Jervey recently wrote a story for GOOD Magazine called "Train inVain," a feature story in which he took a three day train journeyacross the nation and then reflected on his trip and the rail industry.To the unsuspecting reader, this feature would be defined as a travelstory or a critique on the US rail system. To Jervey however, thispiece is green. Within the detailed and entertaining stories of thequirky passengers, long delays, and beautiful landscapes on hisjourney, Jervey tastefully sneaks in tidbits of information explaininghow train travel fits into a greener world. "A growing number oftransportation wonks, energy experts, and politicians see the railroadsas a priority for America, as a solution to congestion and rising gasprices. Per passenger mile, an Amtrak train uses about half the energyof an airplane, and can carry twice the number of people," Jerveywrites.
The "Train in Vain" article provides an example of Jervey'sstrategy for bringing green to front pages and feature stories, as heargues "if you make something a green piece it only reaches a certaintarget audience." Jervey chastises the media for what he calls its"marginalization of green," in relegating green stories to backsections and its improper handling of the issue of climate change.However, papers place articles in front pages based on newsworthiness,and as green stories aren't going to sell as many papers, you canhardly blame them. This presents a challenge to Jervey and his writing."I believe a number of green stories could be front page health orbusiness news" he proclaims. For example, a story on sustainablebuildings could front the business section for cutting energy costs,the health section for lessening air pollution, or the arts section fornew architecture. In his most telling moment, Jervey describes hisaspirations; "My greatest goal is to make people better understandwhat's at stake. Not just make them aware but understand just howserious these problems are and how these solutions work. It fits into agreater progressive plan, and we need to scrub off the green stigma."
Jervey also sees challenges in accomplishing his goals in new media.While Jervey lauds citizen journalism for having the ability to bringpeople together to share information and tell their stories, he seesthe pitfalls as well. "There is no quality control, and most storiesprobably have bias" Jervey warns, "Everyone has a blog." Thisenvironment can create a confusing and distracting environment forsomeone seeking information, and Jervey hopes that a form of"meritocracy" will develop in the coming years. "I hope to see peoplemigrate towards good blogs and be more selective in what they read;hopefully people will still see the value in real journalism andresearch."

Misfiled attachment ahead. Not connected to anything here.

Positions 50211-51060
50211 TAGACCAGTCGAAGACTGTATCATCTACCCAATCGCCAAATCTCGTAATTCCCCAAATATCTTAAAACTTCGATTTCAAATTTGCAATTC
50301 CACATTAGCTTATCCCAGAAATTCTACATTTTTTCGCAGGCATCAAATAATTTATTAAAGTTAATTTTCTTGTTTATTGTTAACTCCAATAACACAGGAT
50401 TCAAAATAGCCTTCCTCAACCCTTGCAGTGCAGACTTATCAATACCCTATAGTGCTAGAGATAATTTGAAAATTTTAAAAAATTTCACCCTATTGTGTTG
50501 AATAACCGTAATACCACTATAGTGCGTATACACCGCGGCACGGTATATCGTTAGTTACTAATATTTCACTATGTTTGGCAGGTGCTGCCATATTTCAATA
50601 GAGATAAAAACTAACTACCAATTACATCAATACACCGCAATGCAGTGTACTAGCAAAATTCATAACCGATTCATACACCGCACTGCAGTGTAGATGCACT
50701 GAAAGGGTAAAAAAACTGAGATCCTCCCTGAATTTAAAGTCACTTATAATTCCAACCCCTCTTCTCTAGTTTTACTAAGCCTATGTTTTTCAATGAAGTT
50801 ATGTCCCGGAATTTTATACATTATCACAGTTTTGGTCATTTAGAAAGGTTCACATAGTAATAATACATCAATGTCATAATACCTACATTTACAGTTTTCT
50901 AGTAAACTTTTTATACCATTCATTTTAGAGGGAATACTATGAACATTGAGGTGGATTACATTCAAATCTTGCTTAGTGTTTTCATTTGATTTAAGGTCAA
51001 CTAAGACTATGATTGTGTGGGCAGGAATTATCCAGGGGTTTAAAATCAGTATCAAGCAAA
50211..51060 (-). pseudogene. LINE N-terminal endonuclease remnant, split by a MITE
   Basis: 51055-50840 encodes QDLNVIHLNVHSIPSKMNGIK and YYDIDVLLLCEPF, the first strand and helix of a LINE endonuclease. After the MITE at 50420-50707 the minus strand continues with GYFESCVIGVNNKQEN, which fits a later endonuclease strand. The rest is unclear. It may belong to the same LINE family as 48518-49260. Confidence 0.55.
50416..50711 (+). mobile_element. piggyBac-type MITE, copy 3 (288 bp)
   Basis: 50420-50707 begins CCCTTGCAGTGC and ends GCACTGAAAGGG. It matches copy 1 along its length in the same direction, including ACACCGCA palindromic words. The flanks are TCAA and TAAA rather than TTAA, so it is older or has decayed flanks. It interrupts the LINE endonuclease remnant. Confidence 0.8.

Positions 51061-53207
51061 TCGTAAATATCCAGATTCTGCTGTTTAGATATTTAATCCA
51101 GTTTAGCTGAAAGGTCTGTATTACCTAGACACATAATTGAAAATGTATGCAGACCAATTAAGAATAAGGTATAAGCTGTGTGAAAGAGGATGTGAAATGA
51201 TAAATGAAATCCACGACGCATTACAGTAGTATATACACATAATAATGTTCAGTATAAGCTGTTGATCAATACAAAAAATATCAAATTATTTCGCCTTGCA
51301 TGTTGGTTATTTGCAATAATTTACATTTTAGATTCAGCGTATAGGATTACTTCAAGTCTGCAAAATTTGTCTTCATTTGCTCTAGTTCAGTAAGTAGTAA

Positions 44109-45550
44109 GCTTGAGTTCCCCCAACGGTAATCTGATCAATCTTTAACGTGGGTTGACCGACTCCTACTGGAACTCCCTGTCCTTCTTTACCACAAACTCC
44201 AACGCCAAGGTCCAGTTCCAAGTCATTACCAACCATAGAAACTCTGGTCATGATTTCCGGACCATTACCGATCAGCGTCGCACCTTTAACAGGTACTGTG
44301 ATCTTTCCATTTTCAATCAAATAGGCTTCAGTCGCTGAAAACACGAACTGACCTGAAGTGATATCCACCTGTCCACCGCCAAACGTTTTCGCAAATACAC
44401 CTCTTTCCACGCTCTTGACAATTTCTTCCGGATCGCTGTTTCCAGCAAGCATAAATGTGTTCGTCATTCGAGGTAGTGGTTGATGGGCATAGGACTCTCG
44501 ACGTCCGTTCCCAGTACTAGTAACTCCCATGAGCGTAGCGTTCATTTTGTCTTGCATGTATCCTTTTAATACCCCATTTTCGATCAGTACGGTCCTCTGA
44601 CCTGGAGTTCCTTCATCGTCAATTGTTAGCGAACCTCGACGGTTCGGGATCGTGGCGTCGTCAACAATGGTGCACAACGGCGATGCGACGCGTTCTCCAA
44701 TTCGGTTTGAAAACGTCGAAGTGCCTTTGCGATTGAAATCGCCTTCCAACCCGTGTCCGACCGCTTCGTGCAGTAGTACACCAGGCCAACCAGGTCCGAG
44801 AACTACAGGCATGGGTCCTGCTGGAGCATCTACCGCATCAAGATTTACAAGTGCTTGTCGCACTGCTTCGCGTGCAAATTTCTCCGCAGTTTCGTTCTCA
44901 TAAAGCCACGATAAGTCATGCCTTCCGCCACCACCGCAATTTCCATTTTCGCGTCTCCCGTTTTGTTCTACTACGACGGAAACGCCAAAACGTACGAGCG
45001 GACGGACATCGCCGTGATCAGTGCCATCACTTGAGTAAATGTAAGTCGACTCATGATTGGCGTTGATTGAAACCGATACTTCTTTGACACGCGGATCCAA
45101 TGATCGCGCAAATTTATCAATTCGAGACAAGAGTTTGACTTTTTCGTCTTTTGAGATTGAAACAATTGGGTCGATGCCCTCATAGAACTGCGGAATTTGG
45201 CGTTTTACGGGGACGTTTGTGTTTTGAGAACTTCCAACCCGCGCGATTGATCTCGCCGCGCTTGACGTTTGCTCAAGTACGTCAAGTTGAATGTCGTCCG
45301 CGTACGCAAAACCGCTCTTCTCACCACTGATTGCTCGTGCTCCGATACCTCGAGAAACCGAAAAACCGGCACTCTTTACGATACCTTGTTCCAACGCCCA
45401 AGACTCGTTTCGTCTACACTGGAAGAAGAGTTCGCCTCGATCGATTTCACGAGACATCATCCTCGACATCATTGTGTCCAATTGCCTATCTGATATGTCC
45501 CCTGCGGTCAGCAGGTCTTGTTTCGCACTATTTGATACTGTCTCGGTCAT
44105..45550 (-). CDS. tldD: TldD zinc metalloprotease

In case you haven't noticed, there is a lot of hope and ambition inJervey's approach to journalism. If he had his way, skillfully writtenpieces like "Train in Vain" would bring green issues to the front pagesand help people understand how it connects to other areas andindustries. If he had his way, readers would utilize the tools of theinternet appropriately and journalists could successfully andfruitfully take their work to the web. But if there is one thing Jerveyhas learned so far, it is that there is a big gap in journalism betweendoing things the way you'd like and coping with the realities of theindustry.
For young journalists like Ben Jervey though, there is no other wayto help your cause but to stay on point and keep pushing through. Evenwhen asked for any general advice for a journalism student such asmyself, he stated, with a fair caution of bias, that his "Greenlight"citizen journalism blog would provide a great opportunity to startwriting a few clips that future employers could read. This is thereality of having a career in new media journalism, where you canspecialize your work and content to fit your personal passions, even ifthat means struggling to pay the bills. While critics may see Jervey'sadvocating for green to be more integrated into traditional newsmediums as "greencentric" and applicable to any area of interest, theyhave to respect his ambition and novel approach. Also, Jervey would bequick to remind them that not too many other areas of interest involvethe global implications of climate change and energy consumption. Sowith that in mind, keyboard in hand, and sustainability at heart,Jervey marches on into this strange and changing land of journalism.